Once again, Darren you have me thinkin and tinkerin with perceptions and biases I have.
5 things that stand out...
feedback beyond the walls
engaged in teaching what they have learned..."
Awesome. I love this.
My two cents FWIW. I think that they look different and shouldn't mirror. For example the beauty of the feedback and collaboration online is that it is a flattened hierarchy where the loudest or squeaky wheel doesn't get to "dominate". However, online everyone has the same voice and power to speak. So, while I can pause, reflect, come back to this reply and either delete or send. F2F there is no "undo" or delete. It's more transparent (ironically.)
Publishing also should look different because when working online, a k-5 student could have the equivalent to a cutting room floor, just by layering permissions and access. you could post the story a 7 year old wrote on the school website, but if you have permissions set up, the only people who will see it are the "right" ones. Whereas, f2f if you put something in the hall, or front bulletin board, there is no freedom to fail or celebrate small steps. It either has to be polished and "best work" or you put the child in a vulnerable and unfair position.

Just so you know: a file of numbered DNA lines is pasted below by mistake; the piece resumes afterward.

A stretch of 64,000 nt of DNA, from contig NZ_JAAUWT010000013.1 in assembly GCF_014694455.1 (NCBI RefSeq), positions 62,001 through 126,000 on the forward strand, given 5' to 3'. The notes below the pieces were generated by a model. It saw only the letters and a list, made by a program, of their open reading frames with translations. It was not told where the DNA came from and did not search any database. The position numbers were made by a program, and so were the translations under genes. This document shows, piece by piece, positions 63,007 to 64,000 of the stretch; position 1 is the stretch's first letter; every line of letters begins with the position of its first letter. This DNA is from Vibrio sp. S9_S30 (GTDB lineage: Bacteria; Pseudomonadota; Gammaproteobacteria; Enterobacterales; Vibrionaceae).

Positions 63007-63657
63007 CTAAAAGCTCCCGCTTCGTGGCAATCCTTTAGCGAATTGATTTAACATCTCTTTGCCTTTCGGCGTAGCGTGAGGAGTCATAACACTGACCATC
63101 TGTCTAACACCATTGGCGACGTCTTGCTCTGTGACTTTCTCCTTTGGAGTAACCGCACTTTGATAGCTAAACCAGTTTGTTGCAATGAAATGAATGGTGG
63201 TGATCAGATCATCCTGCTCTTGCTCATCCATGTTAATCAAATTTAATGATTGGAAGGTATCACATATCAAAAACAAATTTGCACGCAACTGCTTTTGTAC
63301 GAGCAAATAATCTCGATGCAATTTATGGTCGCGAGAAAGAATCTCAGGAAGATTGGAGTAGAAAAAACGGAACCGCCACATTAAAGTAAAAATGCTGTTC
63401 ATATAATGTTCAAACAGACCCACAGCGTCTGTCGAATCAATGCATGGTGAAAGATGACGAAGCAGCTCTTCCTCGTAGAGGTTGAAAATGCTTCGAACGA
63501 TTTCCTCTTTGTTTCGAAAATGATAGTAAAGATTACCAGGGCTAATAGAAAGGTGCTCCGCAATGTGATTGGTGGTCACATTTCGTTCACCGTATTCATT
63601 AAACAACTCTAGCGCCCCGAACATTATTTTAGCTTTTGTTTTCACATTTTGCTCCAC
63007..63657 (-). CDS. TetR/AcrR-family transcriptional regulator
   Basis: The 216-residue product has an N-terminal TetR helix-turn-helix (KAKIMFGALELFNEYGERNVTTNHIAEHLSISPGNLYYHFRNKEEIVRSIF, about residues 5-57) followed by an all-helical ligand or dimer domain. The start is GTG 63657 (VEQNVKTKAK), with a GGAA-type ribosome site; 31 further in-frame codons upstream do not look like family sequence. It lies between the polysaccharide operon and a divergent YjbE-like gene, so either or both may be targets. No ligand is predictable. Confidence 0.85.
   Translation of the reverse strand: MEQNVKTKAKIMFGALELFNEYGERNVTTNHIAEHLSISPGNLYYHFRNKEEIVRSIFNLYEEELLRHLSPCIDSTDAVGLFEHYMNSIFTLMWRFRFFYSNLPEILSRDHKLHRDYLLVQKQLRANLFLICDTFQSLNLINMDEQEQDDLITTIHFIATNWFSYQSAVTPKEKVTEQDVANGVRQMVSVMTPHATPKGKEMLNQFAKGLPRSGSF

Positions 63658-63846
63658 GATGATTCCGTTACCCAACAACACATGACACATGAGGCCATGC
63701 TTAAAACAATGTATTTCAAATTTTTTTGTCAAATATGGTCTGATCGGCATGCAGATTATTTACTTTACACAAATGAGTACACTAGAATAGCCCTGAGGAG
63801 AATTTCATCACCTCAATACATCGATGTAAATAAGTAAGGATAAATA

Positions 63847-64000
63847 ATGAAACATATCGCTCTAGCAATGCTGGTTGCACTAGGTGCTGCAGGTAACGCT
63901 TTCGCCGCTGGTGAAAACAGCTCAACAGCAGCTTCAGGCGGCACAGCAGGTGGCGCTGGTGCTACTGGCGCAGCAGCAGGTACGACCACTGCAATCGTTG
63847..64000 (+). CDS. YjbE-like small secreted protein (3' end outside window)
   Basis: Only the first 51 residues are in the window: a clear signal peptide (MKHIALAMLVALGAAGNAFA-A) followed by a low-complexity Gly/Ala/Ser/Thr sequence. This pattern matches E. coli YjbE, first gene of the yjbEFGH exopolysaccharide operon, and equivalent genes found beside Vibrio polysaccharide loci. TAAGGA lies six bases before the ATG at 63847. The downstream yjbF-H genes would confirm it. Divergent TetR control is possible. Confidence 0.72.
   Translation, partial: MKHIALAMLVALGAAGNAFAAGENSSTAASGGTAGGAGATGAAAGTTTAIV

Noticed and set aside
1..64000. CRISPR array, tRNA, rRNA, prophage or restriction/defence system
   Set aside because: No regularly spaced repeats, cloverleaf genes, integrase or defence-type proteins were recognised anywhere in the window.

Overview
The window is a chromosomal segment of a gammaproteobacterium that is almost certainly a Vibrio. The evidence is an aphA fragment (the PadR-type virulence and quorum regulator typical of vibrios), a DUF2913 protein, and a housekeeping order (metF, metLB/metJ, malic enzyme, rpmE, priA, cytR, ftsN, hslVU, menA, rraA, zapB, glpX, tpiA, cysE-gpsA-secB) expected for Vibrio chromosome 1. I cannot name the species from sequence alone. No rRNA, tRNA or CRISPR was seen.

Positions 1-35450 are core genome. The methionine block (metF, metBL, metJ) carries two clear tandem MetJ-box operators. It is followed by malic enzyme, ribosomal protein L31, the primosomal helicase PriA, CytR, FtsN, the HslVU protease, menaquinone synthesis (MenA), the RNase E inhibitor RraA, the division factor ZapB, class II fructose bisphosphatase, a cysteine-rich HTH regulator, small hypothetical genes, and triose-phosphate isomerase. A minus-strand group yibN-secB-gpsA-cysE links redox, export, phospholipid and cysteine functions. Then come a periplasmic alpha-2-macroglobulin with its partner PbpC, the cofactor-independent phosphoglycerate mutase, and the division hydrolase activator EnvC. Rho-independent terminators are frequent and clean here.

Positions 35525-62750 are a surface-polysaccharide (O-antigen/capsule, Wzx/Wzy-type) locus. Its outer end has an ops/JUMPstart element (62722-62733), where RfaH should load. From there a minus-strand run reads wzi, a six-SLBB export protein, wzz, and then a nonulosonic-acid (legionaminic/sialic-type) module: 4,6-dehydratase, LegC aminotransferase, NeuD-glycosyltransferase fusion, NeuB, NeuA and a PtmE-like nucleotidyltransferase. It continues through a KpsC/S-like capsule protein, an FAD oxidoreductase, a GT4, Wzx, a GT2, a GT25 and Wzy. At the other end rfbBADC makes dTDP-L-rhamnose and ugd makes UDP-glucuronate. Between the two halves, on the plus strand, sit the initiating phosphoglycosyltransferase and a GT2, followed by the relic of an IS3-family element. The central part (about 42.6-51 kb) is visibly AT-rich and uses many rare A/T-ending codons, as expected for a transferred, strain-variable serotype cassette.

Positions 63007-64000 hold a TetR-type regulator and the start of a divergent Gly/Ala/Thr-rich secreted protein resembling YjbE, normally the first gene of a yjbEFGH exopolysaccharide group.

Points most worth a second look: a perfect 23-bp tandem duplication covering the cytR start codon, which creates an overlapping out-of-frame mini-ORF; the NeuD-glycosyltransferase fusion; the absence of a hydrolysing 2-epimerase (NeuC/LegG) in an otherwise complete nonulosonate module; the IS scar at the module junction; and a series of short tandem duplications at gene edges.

Where I think the "teaching what you've learned" differentiates f2f or online is again in the ability to iterate before sharing and to access "expertise" in real time via the web. Short of helpouts on google, it's not that simple to pull in an expert synchronously and "just in time"
That's my two cents for whatever it is worth, and I thank you again my friend for sending me down this reflective journey on a Saturday ;)